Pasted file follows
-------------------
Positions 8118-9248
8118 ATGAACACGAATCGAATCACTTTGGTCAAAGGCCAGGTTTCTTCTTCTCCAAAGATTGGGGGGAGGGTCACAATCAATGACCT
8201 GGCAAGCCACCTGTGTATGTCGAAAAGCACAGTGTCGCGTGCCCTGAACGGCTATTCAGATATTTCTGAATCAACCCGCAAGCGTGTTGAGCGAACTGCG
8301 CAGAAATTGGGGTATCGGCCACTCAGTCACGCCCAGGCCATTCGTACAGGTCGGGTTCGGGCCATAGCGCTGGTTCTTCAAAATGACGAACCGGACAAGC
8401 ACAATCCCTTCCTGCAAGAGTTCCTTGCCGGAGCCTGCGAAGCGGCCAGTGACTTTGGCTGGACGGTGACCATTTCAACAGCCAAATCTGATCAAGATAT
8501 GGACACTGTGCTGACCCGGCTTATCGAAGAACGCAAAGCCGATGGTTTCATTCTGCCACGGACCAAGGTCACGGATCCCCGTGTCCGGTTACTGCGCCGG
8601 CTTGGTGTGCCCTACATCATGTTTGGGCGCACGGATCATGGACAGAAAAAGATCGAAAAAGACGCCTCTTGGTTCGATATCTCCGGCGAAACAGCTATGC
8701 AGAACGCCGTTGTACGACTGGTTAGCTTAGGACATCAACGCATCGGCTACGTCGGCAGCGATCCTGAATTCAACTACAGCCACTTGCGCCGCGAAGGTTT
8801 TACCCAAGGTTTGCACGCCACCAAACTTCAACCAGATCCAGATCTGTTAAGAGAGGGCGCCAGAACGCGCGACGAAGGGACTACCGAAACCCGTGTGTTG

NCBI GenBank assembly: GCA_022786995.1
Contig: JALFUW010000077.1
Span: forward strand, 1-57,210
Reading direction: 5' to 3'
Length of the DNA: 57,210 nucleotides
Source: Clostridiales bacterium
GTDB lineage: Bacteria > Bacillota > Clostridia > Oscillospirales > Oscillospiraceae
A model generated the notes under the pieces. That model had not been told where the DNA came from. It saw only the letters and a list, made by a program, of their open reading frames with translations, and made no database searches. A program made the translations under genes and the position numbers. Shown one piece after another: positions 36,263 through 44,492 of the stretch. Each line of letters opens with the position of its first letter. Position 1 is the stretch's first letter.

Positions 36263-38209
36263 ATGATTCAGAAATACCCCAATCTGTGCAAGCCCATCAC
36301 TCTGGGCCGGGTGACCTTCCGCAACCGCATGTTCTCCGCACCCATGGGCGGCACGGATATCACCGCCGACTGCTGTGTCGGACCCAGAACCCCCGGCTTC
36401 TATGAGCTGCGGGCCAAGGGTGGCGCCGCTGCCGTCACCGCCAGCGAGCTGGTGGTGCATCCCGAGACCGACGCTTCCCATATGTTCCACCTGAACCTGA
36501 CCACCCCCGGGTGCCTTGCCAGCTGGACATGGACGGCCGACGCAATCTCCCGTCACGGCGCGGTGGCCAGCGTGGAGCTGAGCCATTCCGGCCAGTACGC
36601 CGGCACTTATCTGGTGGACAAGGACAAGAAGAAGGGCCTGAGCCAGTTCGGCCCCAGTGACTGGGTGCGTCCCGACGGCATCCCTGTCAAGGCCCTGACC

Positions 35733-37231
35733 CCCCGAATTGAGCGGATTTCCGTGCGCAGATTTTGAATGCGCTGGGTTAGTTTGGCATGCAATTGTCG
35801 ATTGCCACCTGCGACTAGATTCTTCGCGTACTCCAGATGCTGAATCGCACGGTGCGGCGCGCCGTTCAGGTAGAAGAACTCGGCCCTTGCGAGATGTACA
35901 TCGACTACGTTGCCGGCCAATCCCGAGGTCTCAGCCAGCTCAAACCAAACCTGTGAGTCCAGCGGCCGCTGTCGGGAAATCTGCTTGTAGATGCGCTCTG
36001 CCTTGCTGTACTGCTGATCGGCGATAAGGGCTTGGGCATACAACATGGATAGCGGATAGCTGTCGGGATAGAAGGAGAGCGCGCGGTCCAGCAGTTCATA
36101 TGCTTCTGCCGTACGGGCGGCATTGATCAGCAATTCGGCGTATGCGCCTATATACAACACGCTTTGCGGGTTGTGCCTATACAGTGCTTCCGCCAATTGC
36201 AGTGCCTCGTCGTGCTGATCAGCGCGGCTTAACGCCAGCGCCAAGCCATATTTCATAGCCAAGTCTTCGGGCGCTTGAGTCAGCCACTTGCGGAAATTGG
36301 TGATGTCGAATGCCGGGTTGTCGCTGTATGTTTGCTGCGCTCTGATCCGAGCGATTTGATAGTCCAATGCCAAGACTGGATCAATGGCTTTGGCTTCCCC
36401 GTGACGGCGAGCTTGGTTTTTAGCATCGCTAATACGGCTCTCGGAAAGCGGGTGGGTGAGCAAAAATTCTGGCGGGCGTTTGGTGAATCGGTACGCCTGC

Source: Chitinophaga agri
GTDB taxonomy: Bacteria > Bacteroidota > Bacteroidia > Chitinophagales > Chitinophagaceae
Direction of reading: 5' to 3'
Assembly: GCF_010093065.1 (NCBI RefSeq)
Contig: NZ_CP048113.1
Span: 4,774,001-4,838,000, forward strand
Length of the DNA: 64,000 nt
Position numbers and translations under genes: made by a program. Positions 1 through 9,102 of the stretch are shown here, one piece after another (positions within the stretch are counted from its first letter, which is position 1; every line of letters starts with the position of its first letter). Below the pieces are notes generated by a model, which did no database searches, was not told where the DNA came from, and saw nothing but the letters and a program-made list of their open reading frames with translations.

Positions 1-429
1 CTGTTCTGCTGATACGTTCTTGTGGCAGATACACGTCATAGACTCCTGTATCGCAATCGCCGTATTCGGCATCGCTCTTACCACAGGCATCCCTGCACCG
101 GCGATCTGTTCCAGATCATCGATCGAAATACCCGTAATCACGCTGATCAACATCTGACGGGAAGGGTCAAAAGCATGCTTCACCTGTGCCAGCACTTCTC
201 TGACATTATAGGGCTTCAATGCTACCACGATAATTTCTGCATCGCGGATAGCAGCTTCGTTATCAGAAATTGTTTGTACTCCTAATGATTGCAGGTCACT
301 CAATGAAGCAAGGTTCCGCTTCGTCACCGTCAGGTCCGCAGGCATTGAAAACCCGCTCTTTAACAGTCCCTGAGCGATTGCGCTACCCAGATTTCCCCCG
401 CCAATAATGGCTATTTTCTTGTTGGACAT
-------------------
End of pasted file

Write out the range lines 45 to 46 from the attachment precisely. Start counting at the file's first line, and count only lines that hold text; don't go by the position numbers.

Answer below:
301 CAATGAAGCAAGGTTCCGCTTCGTCACCGTCAGGTCCGCAGGCATTGAAAACCCGCTCTTTAACAGTCCCTGAGCGATTGCGCTACCCAGATTTCCCCCG
401 CCAATAATGGCTATTTTCTTGTTGGACAT